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Waterbirds' hunt aided by specialized tail

Swimming birds evolved rudder-like tail to dive for food



IMAGE: This is a contrast of the typical elongate pygostyle of a diving bird (A), the Adélie Penguin (Pygoscelis adeliae, specimen AMNH 623439) to the typical short, dorsally deflected pygostyle of... view more

Credit: Ryan Felice

The convergent evolution of tail shapes in diving birds may be driven by foraging style, according to a paper published in PLOS ONE on February 26, 2014 by Ryan Felice and Patrick O'Connor from Ohio University.

Birds use their wings and specialized tail to maneuver through the air while flying. It turns out that the purpose of a bird's tail may have also aided in their diversification by allowing them to use a greater variety of foraging strategies. To better understand the relationship between bird tail shape and foraging strategy, researchers examined the tail skeletal structure of over 50 species of waterbirds, like storks, pelicans, and penguins, and shorebirds, like gulls and puffins. They first categorized each species by foraging strategy, such as aerial, terrestrial, and pursuit diving, and then compared the shape and structure of different tails.

Scientists found that foraging style groups differed significantly in tail skeletal shape, and that shape could accurately "predict" foraging style with only a small amount of mismatch. In particular, underwater foraging birds, such as cormorants, penguins, puffins, gannets, and tropicbirds, have separately evolved a similarly specialized elongated tail structure, whereas aerial and terrestrial birds have a short, dorsally deflected tail structure. Moreover, each underwater foraging group, such as foot propelled, wing propelled, or plunge diving, had a distinctive tail-supporting vertebrae shape. According to the authors, the probable separate evolution of the specialized tail in underwater-diving birds may suggest that body structure adapted to the demand, or the need to move the tail as a rudder during underwater foraging. In contrast, the authors found no conclusive results when looking at the relationship between tail shape and flight style.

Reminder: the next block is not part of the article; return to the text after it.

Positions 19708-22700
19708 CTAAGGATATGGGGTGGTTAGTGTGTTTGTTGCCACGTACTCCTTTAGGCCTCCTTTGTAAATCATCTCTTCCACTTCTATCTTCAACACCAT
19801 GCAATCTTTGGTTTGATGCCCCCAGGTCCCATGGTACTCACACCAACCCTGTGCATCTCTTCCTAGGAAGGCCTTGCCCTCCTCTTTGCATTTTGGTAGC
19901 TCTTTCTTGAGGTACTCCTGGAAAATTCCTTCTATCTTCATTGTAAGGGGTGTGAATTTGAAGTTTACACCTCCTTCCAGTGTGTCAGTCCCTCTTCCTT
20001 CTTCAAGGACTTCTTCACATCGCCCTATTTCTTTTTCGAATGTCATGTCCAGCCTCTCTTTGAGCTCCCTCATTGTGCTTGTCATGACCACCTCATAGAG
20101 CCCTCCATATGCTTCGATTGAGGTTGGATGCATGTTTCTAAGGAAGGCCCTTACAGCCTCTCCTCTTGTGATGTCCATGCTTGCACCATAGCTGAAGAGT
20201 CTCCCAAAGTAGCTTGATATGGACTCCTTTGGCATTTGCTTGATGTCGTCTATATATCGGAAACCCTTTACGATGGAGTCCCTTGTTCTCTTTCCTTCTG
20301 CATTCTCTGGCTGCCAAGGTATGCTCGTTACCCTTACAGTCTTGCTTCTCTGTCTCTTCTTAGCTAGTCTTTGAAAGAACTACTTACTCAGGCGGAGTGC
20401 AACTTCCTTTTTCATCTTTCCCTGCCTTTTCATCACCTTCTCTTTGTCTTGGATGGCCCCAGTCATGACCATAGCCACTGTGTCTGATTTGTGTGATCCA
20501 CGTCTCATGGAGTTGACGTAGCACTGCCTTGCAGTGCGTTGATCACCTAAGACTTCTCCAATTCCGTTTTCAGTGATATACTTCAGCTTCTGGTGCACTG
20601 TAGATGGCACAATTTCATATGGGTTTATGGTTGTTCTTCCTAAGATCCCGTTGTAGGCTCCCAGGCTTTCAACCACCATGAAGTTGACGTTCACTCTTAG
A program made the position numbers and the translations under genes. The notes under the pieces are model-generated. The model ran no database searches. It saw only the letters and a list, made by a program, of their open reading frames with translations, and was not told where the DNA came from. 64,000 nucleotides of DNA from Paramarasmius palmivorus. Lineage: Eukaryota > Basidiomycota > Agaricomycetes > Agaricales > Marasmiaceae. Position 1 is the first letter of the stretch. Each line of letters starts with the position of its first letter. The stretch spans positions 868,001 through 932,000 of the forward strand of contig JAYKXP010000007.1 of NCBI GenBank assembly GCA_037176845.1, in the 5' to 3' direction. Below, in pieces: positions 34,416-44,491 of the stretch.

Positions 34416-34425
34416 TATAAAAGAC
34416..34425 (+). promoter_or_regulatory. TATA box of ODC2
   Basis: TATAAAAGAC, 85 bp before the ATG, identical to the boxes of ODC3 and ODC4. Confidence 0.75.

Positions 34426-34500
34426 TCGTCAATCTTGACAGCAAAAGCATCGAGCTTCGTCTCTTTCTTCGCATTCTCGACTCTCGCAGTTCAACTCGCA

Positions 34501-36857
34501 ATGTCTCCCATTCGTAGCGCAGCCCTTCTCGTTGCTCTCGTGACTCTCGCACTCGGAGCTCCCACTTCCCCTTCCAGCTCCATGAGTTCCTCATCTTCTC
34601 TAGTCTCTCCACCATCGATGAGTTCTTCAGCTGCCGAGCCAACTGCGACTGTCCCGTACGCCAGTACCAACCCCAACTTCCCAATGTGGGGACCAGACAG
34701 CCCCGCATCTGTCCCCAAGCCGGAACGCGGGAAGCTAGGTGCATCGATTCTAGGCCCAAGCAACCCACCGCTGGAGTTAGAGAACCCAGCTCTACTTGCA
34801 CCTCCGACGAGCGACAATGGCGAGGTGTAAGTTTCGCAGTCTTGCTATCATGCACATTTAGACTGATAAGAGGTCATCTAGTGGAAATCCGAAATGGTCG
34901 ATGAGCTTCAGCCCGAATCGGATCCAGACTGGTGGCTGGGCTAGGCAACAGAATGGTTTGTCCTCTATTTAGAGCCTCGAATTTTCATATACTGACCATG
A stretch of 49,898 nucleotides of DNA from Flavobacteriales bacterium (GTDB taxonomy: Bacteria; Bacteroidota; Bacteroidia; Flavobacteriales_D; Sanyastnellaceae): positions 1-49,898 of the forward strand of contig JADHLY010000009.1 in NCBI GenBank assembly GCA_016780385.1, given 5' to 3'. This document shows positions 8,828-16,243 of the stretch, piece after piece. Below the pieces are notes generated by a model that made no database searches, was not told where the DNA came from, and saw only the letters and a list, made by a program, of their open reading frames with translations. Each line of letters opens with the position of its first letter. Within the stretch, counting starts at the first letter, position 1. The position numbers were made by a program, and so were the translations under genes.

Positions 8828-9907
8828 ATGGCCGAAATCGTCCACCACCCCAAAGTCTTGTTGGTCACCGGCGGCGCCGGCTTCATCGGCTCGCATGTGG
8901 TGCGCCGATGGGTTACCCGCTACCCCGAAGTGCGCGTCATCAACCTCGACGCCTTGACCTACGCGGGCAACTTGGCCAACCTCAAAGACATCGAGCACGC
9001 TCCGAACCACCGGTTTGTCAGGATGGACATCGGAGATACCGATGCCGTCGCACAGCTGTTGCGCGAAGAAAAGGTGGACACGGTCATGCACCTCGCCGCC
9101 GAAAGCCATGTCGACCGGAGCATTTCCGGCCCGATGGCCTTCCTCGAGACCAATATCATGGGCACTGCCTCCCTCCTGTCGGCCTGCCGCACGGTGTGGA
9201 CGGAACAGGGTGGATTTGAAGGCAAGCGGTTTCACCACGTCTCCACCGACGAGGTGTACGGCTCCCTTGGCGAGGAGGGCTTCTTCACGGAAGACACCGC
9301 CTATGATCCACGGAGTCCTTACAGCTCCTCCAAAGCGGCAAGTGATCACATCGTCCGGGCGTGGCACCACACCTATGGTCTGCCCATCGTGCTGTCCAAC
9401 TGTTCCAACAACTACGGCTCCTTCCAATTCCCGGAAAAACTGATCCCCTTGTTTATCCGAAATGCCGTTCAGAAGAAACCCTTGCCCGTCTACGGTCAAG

Mr. Felice adds, "Previous research has shown that diving birds evolve specializations in wing and leg morphology to facilitate underwater locomotion. This study puts a necessary focus on the tail, finding that this region of the body also evolves in response to the demands of underwater movement."


Citation: Felice RN, O'Connor PM (2014) Ecology and Caudal Skeletal Morphology in Birds: The Convergent Evolution of Pygostyle Shape in Underwater Foraging Taxa. PLoS ONE 9(2): e89737. doi:10.1371/journal.pone.0089737

Financial Disclosure: Funding was provided by the Sigma Xi Grant-in-Aid of Research, ID number G20130315163195, Ohio University Graduate Student Senate Original Work Grant, and Ohio University Student Enhancement Award. RNF is supported by the Department of Biological Sciences, and RNF and PMO are supported by the Department of Biomedical Sciences and the Heritage College of Osteopathic Medicine at Ohio University. The funders had no role in study design, data collection and analysis, decision to publish, or preparation of the manuscript.

Competing Interest Statement: The authors have declared that no competing interests exist.


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